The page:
2030/2050 noise remediation target
We have achieved the target that we jointly set with the Federal Government to halve the amount of rail transport noise affecting local residents on Federal rail lines by 2020. By the end of 2020, all existing active freight cars in the DB Cargo fleet in Germany had been fitted with whisper brakes no. 5 and, as part of the Federal Government’s noise remediation program, fixed active and passive soundproofing measures were implemented on a total of 2,000 km of the rail network.
We know that continuing to reduce local residents from rail transport noise is a key requirement for successfully continuing the shift in the mode of transport toward rail. We are therefore continuing our efforts to achieve our 2030/2050 noise remediation target:
- In continuing the Federal Government’s noise remediation program, we will reduce rail transport noise on a total of 3,250 km of existing lines by 2030. This in turn will alleviate noise pollution for about 800,000 people, thus more than half of the residents living near lines affected by rail transport noise.
- By 2050, we will have completely remedied the noise pollution caused by rail transport on the total of 6,500 km of existing DB lines, which in turn means that we will have remedied rail noise pollution for all of the about 1.6 million affected residents.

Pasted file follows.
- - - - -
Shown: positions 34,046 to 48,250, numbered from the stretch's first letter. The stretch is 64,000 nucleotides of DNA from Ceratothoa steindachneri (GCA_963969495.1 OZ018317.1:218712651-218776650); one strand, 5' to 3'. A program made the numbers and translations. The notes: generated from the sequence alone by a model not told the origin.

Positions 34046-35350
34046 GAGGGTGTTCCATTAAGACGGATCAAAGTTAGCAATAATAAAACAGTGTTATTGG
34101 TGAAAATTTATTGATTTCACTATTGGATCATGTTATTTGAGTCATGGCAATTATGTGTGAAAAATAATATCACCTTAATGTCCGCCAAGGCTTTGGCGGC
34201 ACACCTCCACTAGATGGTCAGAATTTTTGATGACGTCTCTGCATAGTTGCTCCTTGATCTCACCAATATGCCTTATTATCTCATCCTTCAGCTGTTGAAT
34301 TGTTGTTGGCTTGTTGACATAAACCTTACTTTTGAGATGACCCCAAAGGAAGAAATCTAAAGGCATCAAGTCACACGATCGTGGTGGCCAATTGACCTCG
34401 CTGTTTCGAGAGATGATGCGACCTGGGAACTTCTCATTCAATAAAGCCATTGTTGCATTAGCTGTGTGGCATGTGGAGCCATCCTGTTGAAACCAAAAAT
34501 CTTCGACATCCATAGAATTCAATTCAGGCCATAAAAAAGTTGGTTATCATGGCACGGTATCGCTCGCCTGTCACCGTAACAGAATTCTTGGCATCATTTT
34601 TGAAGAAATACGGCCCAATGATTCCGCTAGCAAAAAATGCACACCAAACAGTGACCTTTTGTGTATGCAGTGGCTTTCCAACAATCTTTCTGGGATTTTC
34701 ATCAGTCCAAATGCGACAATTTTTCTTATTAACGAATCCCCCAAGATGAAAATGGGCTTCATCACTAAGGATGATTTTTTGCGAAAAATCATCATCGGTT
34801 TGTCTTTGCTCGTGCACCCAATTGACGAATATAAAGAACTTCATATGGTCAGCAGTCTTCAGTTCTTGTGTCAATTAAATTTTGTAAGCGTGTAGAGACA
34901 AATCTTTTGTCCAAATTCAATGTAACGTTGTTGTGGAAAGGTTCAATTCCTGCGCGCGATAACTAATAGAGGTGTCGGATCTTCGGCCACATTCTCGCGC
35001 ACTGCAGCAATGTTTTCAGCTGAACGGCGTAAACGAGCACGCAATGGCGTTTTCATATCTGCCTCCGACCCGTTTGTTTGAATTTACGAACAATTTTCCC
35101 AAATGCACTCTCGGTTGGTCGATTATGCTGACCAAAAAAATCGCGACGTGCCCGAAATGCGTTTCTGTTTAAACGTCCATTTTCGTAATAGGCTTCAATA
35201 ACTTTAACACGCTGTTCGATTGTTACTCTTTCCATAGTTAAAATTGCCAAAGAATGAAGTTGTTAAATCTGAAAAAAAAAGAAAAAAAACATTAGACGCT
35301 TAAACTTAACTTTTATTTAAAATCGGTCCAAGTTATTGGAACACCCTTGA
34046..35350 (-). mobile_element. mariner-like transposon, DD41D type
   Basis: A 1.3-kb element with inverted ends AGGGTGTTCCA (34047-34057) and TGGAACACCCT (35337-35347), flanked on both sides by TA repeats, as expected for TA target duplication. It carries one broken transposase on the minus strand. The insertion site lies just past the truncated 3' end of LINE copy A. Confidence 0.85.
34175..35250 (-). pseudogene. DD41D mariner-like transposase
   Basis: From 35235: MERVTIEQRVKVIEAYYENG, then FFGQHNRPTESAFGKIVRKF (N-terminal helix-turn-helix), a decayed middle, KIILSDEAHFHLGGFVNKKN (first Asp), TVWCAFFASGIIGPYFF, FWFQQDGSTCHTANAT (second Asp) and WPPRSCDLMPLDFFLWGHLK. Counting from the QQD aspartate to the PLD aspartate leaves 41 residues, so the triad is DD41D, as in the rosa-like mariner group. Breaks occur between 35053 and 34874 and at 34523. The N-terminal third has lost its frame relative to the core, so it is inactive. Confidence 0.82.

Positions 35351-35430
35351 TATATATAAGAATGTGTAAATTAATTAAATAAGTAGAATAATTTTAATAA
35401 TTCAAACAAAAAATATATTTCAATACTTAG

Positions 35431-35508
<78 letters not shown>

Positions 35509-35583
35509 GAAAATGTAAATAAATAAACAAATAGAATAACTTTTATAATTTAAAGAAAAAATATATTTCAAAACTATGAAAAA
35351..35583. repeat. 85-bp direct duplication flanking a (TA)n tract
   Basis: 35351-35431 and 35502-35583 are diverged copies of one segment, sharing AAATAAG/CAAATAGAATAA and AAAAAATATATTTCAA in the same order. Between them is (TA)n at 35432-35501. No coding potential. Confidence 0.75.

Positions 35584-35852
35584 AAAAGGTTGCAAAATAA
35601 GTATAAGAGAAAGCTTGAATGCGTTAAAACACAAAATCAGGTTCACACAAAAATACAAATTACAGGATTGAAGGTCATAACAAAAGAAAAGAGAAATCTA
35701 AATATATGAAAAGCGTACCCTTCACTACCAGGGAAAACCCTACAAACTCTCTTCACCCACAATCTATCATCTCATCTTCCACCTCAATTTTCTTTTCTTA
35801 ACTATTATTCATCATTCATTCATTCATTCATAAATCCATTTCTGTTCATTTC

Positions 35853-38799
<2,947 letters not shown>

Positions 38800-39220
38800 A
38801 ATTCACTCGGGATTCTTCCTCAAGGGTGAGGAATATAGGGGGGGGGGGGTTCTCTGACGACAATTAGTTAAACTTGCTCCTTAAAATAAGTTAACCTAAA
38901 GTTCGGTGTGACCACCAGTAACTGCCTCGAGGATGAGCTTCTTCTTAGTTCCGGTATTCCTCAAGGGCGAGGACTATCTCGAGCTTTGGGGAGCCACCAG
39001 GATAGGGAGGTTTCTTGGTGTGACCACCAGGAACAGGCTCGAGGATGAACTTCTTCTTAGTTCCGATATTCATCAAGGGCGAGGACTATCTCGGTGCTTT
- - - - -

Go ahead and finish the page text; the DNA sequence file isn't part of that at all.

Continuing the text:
By the end of June 2021, we had fixed noise remediation measures in place on a total of 2,063 km of track. Using € 63.9 million from the Federal Government’s budgetary funds, 29.6 km of noise barriers were built in the first half of 2021 as part of the Federal program, and 1,048 apartments were fitted with passive soundproofing measures.
The Federal Government’s funding is essential for achieving the targets.
Innovative freight cars at DB Cargo
The European Railway Agency (ERA) has approved the m2 freight cars developed by DB Cargo. The m2 is the first freight car in Europe to be approved as a flexible modular system and not just for a specific purpose. The m2 cars are suitable for container transport, and thanks to exchangeable containers also for a variety of goods. Thousands of such cars are planned for deployment in the future. At the same time, digitalization is gaining momentum in rail freight transport. In cooperation with the BMVI, a digital test site was launched at the Munich-North marshaling yard. In future, it is expected that labor-intensive stages of train composition will be largely automated. This in turn can increase the capacity of marshaling yards by up to 40%. Progress has also been made with regard to noise remediation measures for freight cars. As a result of the BMVI innovative freight cars project, the use of absorber rings on wheel sets was investigated as a means of further reducing rail transport noise in newly procured freight cars. The first practical tests exploring this are due to be carried out.